Give It Away
Something subtle, but powerful is a church that has a generous spirit. Chris Hodges at Church of the Highlands in Birmingham, AL is big on this. They have a coffee shop, but they also have a designated area where people can get free coffee and not pay anything. They also give away their message CDs. Too many churches charge for everything and wonder why no one buys CDs of the message. If you want to bless people and create a generous spirit throughout your church, give away free coffee and message CDs (and other surprises throughout the year). Chris Hodges will have ice cream trucks pull up outside the church doors and give away free ice cream to congregants leaving on a hot, summer day.
Security Counts
One issue that is huge to a secret shopper and visiting families is security. If a parent is worried about their child’s safety, they will not enjoy the service and will likely not return. A children’s classroom must be clean, safe and secure. Security also includes the check-out process. If anyone can walk into a classroom and pick up a kid, you’re asking for trouble and will turn off potential newcomers. It’s important that your kids’ volunteers are trained well and know to ask for the parent’s sticker when picking up their kids. This is vital and goes a long way to ensuring a tragedy doesn’t occur and a parent has peace of mind.
The Visible Pastor
Accessibility of the senior pastor is another subtle and powerful statement of a church. Even pastors of the largest churches in America make an intentional and strategic effort to be seen, greeted and hugged after a service. They may have a body guard present for security reasons, but they are available and willing to pray with people that need to speak to their pastor.
Finish Strong
It’s simply not enough for greeters and parking lot attendants to say “Hello” or “Welcome” when one walks into their church. To go to another level, have your first impressions team stationed at their posts when the service ends to say “Goodbye” or “Have a nice week”. This goes a long way to wrapping a bow around the entire morning experience and will send them off with a lasting positive impression.
Do these 8 things and you’ll see a greater return and higher percentage of second and third-time guests.

Tuesday, March 15, 2011

The Narrow Way

Chuck Swindoll's blog needs to be repeated....and I do so today.  Read and enjoy...thanks Chuck for this word.

The Narrow Way

Unless you’ve been living in a cave or hiding in your study lately, you’re probably aware of the current issue that’s hot among evangelicals. Is Jesus the only way to heaven? Will a loving God really confine someone to eternal punishment for not accepting Christ?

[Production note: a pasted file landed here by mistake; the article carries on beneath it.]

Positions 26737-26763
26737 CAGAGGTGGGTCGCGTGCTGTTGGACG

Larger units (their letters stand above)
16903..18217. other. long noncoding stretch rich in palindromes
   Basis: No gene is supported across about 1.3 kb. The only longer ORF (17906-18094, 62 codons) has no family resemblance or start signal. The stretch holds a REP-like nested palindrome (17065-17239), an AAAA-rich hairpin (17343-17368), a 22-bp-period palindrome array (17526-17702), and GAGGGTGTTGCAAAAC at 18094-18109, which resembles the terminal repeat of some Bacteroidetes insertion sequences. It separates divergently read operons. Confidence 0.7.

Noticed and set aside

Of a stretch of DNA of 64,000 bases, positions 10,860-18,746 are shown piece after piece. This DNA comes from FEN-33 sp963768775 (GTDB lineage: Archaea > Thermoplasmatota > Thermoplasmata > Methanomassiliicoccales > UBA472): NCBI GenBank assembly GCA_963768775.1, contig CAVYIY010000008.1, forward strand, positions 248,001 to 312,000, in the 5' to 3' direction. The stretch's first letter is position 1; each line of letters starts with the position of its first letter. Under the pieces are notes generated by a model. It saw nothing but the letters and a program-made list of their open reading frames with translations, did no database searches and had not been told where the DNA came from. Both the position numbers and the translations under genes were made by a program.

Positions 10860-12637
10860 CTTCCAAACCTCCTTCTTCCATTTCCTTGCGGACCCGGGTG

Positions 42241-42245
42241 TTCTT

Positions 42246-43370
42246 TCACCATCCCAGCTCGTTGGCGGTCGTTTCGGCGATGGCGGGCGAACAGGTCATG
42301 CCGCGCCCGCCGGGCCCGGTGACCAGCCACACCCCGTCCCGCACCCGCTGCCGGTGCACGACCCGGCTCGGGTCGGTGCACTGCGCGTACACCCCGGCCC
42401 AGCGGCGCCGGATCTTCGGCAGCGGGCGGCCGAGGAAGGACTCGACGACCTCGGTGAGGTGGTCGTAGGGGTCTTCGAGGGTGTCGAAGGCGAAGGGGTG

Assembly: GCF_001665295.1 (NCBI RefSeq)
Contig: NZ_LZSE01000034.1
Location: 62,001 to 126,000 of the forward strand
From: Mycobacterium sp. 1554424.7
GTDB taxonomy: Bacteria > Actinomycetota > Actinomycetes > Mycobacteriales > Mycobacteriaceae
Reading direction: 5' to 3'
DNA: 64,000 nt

It’s a current debate . . . but it’s not a new one. The issues surrounding the extent of mankind’s salvation have been argued for centuries. In fact, Jesus Himself was asked a similar question:
And someone said to Him, “Lord, are there just a few who are being saved?” And He said to them, “Strive to enter through the narrow door; for many, I tell you, will seek to enter and will not be able.” (Luke 13:23–24)
Interesting question, isn’t it? “Are there just a few who are being saved?” Jesus never really answered how many will be saved . . . but rather, who will be: those who “enter through the narrow door.” In the parable that follows, Jesus makes it clear that entrance through that door has everything to do with a relationship with Him (Luke 13:25–27; see also Matthew 7:14, 22–23; John 10:7–9).
Jesus never offered people a message that said, “Look, just be sincere. Simply take the religion of your choice. The main thing is to think positively about God and be sincere. Lead a clean life, and God will smile at you when you die.”
There’s a great Hebrew word for that way of thinking: hogwash! Let me say it another way. That kind of thinking is heresy.
“I am the door; if anyone enters through Me, he will be saved.” (John 10:9)
“No one comes to the Father but through Me.” (John 14:6)
“For there is one God, and one mediator also between God and men, the man Christ Jesus.” (1 Timothy 2:5)
There’s only one way. By Jesus’s own admission, it’s the narrow way. It’s the original road less traveled. The apostle Paul was equally exacting: “one mediator.”
Those who sit in your congregations and who receive your mission work will not go to heaven if they do not trust in Jesus Christ’s death and resurrec­tion for their salvation (1 Corinthians 15:3–4). If their eternity rests on anything other than the atoning effects of Christ’s blood, they will not experience heaven. That’s not Chuck talking, that’s what the Word of God teaches. That’s what we preachers should be teaching.
Are you preaching that truth? Does the gospel take center stage behind your pulpit? Do you share the truth with a balance of conviction and compassion? Refuse to be a preacher who tickles the itching ears of our politically correct, “tolerant” culture. Tell the truth. Share the gospel. Say it straight. But let me quickly add that just because the message of the cross is offensive, we preachers need not be.
We must remind those who hear us that the narrow way of salvation represents God’s love, not His cruelty. The fact that there is a way to God at all is because of His grace.
That narrow way is Jesus. Preach Him.